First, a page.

We've had junk in the carport for a long time. And outside my office window. And even some by the basement door left from replacing the corroded plumbing. Then there's the stump that Edis and I dug out ages ago. Katarina has been very patient with living in a construction zone, but the piles of junk were starting to get to both of us. To top it off, the pile in the carport meant we couldn't get to the shed where our bikes are stored. Warm weather and $4 a gallon gas has us thinking about riding again.
Given my upcoming Habitat trip to Biloxi and ongoing recovery from tendinitis, bronchitis, and rhinitis (allergies), Katarina suggested hiring someone to haul the junk away. The cheapest option would be renting a truck, hauling the junk myself, and driving it to the transfer station and unloading, but by far the most work. I did some checking, and for the same price as a 14-yard dumpster (the smallest they said I could put construction debris in) from Waste Management where I hauled everything up to it, I could get a 3-yard truck from 1-800-got-junk? where they did all the work. A no-brainer decision...assuming I had 3 cubic yards or less of stuff. I knew I had about that much in the carport, but there was also the old drywall outside my office and the stump. I decided to go for it, and see how much was left afterwards.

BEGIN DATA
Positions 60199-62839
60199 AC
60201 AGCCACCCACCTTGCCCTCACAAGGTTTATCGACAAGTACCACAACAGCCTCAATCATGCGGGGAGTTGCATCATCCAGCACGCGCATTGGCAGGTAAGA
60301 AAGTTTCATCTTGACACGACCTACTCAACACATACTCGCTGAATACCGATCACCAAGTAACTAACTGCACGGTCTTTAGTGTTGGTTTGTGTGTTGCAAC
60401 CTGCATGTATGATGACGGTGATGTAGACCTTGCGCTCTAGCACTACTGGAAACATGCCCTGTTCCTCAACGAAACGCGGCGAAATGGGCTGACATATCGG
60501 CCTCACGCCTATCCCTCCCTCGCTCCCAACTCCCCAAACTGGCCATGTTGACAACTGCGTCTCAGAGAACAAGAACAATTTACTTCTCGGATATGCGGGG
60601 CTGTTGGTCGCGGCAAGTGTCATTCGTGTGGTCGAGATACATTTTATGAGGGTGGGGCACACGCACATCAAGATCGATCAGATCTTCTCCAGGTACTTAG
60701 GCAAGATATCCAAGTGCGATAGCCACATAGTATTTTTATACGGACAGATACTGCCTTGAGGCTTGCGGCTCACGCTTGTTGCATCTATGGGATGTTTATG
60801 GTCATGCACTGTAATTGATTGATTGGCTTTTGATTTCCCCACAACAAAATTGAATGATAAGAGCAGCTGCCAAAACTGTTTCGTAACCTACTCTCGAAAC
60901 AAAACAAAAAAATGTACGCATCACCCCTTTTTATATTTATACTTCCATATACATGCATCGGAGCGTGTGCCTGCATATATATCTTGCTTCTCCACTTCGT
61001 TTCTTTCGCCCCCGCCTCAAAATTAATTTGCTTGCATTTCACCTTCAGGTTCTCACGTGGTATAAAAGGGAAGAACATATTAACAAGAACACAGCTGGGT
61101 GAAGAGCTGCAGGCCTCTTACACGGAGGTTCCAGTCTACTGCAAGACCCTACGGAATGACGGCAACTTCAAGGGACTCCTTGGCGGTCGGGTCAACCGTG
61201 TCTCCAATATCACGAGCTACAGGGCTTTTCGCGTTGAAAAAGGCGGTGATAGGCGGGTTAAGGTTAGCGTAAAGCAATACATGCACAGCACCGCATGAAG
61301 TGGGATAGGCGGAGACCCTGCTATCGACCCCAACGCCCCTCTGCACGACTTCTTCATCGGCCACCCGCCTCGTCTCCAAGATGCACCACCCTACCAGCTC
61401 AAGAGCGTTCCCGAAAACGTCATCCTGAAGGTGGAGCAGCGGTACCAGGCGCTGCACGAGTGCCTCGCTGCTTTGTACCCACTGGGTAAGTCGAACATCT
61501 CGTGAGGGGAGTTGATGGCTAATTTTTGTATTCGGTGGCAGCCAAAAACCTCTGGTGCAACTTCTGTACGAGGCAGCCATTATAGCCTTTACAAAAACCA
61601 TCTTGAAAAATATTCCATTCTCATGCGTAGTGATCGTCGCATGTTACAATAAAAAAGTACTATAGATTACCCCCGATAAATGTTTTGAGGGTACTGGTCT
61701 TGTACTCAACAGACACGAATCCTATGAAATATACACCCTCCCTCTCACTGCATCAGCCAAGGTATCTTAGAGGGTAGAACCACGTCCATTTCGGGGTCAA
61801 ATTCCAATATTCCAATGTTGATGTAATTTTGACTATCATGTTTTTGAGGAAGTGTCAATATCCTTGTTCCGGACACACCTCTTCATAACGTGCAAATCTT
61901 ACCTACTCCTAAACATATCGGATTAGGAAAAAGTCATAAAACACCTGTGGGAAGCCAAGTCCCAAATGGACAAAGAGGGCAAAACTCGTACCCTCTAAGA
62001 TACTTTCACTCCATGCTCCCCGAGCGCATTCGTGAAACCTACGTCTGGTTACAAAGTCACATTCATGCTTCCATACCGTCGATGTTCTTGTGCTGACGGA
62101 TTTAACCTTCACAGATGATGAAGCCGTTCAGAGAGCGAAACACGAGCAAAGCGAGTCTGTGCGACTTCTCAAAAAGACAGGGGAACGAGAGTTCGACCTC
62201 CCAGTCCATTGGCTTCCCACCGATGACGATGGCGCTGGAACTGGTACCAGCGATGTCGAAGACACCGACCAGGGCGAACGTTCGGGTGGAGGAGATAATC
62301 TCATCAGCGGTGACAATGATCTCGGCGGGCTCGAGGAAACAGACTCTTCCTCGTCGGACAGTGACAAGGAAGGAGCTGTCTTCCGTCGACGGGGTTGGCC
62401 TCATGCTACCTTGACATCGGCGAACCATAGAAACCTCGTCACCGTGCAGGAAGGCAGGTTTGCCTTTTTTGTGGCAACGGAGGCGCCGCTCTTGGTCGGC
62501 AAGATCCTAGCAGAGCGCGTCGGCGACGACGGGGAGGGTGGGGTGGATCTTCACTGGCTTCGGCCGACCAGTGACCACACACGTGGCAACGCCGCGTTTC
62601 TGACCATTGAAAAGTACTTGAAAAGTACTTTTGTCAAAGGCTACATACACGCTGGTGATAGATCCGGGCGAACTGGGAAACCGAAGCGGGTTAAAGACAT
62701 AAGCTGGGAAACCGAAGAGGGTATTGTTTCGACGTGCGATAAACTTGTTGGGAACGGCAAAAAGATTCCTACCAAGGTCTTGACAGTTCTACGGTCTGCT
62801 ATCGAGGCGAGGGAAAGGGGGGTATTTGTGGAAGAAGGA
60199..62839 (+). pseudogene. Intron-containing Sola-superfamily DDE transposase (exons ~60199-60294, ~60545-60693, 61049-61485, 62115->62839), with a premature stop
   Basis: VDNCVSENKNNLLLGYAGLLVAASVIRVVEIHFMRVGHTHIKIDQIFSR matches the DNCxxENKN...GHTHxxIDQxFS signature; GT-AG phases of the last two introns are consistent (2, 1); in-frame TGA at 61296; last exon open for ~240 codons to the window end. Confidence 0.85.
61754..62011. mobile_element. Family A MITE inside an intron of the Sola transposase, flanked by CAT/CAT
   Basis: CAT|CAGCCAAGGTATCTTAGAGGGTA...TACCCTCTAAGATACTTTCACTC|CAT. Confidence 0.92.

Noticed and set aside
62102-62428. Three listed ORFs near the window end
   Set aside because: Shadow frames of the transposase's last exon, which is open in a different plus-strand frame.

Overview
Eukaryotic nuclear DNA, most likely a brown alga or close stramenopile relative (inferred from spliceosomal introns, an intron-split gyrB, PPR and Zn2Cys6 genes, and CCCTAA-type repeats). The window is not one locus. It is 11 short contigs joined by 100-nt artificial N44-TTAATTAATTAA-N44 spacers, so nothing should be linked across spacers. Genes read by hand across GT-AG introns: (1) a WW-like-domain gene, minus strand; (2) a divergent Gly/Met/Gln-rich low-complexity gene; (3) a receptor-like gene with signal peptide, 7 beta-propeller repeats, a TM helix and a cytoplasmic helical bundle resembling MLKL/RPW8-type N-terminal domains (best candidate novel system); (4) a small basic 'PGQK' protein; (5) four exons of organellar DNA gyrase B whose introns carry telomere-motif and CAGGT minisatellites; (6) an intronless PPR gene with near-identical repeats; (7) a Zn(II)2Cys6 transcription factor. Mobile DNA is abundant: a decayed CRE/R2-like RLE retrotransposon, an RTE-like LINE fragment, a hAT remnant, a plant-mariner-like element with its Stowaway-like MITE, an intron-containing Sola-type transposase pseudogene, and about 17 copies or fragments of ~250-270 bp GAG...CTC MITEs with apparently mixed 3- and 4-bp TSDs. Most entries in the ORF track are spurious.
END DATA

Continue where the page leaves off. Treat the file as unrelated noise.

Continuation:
The service from 1-800-got-junk? was great. Easy to book on their website and choose a 2-hour window on the day of my choice, and they said they'd call about 30 minutes before arriving. Given how well various utilities and delivery services do with time windows, I had low, nay, rock-bottom expectations on the timing. I was shocked to have the phone ring exactly 30 minutes before the expected window, saying they'd be there in 25-30 minutes. Which they were. Listening, SBC/AT&T?
Per their website, I just pointed at what I wanted hauled away, and they did the work. Well, except for the stump. I suspected it might be too heavy for them to move up to the carport (that's why it'd been sitting there), and it was. So my work consisted of taking an ax and a construction bar to it to break it up into manageable pieces. It'd been sitting there long enough (12+ years in the ground, 2+ years on the front path) that I could break it into 4 easier pieces.
Not the cheapest option, but great service, and they recycle what can be recycled (generally up to 60% of what they haul; probably less than that of our load because I'd already recycled most of what could be). I highly recommend them if you can't haul stuff yourself.